Within the Power Generation Policy 2015 are the policy guidelines laid down for the electrical power sector as well as the incentives that are offered to potential investors. Under the Power Generation Policy 2015, all investors are given a security package that will safeguard their financial interest within this sector. These include sovereign guarantees from the Pakistan government for contractual obligations of entities, even though there may be some privatized companies among them. Additionally, investors are also given protection against any changes in applicable duties, specified political risks, including changes in the law, and taxes. Furthermore, investors are repatriated with equity as well as dividends and any currency risk is mitigated through the allowing of returns to be made in US dollars, concessionary tax rates that include total exemption from income tax, withholding taxes on imports, turnover tax rates and usual custom duties on the importation of equipment and plant carry a concessionary rate of 5%.

As Pakistan is a current signatory on bilateral investment treaties involving 48 other countries investors from these countries get greater access to Pakistan’s market. These treaties also allow domestic investors acquire a supply of services and goods from the other signatory states to invest in the energy sector. Pakistan is a member of ICSID, the International Centre for Settlement of Investment Disputes, and this permits foreign investors to come to ICSID in order to resolve any of the disputes that could arise from investments in the Pakistan energy industry.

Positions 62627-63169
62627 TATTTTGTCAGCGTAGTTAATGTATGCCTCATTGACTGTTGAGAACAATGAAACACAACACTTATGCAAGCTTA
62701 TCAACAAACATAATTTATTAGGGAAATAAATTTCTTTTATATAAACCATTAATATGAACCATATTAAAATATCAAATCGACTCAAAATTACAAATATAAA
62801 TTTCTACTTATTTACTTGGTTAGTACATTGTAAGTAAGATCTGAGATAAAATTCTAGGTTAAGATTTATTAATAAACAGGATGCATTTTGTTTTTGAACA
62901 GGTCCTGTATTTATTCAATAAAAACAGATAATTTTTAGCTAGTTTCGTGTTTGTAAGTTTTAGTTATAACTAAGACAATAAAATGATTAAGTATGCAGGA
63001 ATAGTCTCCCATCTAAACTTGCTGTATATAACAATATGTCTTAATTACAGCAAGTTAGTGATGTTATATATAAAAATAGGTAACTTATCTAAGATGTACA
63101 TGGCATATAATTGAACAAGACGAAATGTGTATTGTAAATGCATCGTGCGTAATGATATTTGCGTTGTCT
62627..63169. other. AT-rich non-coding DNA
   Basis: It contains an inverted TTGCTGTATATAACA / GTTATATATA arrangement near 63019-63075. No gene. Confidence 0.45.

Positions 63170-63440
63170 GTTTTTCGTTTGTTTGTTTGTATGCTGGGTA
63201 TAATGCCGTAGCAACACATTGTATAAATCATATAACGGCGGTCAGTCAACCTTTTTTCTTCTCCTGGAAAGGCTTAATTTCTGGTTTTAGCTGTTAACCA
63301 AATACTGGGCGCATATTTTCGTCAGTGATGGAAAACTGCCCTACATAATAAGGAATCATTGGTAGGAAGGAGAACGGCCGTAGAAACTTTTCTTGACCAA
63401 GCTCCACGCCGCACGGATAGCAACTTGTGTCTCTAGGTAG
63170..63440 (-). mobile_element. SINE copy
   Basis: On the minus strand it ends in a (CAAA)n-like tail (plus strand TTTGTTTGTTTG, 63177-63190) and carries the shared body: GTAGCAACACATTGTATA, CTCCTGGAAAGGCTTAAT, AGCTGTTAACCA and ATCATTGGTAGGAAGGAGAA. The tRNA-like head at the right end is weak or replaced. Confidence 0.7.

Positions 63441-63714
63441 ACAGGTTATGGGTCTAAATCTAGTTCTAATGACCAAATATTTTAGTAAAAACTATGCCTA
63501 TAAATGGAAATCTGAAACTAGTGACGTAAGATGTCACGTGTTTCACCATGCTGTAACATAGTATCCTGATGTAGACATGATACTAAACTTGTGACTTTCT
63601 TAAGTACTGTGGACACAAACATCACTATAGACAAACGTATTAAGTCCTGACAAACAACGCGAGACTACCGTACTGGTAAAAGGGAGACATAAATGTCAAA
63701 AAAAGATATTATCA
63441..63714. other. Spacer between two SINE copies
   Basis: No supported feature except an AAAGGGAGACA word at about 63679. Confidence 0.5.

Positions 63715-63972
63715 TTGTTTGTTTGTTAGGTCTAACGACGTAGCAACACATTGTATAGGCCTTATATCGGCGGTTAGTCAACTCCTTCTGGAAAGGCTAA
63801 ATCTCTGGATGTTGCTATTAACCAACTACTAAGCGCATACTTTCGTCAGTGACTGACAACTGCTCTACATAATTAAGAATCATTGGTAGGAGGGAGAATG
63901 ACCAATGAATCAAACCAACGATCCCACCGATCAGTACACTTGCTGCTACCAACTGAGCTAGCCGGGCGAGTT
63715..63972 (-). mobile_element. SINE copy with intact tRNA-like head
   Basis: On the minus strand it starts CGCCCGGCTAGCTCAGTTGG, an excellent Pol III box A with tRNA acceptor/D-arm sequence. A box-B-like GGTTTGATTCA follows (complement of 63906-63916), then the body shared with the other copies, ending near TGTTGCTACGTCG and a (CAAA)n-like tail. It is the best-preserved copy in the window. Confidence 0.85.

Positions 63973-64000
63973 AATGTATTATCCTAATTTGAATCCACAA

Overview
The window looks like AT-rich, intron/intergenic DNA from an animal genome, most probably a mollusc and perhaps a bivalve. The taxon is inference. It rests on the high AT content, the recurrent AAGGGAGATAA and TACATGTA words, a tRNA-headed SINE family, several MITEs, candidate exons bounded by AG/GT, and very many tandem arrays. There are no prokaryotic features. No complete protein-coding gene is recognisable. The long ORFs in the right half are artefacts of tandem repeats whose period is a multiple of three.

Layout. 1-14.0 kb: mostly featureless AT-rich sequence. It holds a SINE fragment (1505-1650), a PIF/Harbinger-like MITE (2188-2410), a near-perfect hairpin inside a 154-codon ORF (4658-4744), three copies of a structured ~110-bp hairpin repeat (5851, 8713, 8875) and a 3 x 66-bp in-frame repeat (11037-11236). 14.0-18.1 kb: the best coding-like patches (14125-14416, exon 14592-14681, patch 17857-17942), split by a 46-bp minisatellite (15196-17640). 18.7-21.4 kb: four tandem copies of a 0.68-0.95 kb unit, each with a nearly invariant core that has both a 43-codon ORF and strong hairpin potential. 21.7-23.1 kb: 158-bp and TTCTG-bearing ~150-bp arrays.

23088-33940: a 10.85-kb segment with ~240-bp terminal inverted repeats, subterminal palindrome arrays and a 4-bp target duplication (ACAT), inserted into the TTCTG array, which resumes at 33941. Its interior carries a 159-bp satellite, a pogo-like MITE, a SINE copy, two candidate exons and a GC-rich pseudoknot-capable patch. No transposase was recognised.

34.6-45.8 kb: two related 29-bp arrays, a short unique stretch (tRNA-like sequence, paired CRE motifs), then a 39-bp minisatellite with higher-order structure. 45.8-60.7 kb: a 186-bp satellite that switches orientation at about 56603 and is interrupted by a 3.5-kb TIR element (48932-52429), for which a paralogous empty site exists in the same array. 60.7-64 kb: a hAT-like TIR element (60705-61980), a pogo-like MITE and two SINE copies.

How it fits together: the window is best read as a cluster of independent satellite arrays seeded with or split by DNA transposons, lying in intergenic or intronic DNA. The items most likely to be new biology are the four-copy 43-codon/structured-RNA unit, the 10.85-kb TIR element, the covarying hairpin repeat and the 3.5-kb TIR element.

Energy Law in Pakistan : Legal standards for cyber security in the energy industry

Pakistan’s cyber laws are still in development and at what is called a nascent stage. Pakistan’s courts haven’t announced any standard of care which companies or parties must meet in order to avoid liability should cyber crime occur. However, a certain degree of protection against cyber crime is offered by the Electronic Transactions Ordinance 2002, and this makes it a criminal offense for anyone to gain, or try to gain, access or entry to any information system they aren’t authorized for. It is also a crime for an unauthorized person to delete, store, transmit or modify information in or via any information system/s.

Energy Law in Pakistan :Latest trends and updates in the Pakistan Energy Sector

The Pakistani government has established the Central Power Purchasing Agency (Guarantee) Limited. This independent company will act as the power purchaser for all electrical generation companies. This has been implemented via the

National Electric Power Regulatory Authority (Market Operator Registration, Standards and Procedure) Rules 2015. Previously, it was NTDC, the National Transmission and Dispatch Company Ltd who played the role of power purchaser but was also an amalgamation of several different roles as well that included the dispatch and transmission of electricity. The introduction of this independent power purchaser is widely expected to both promote transparency and introduce competition into the Pakistan power sector. It’s envisages that other entities will also play the role of market operator and that the market will shift from a single buyer model into a competitive market in terms of purchasing electricity. It is also anticipated, however, that this shift will not be quick and will take at least 12 months.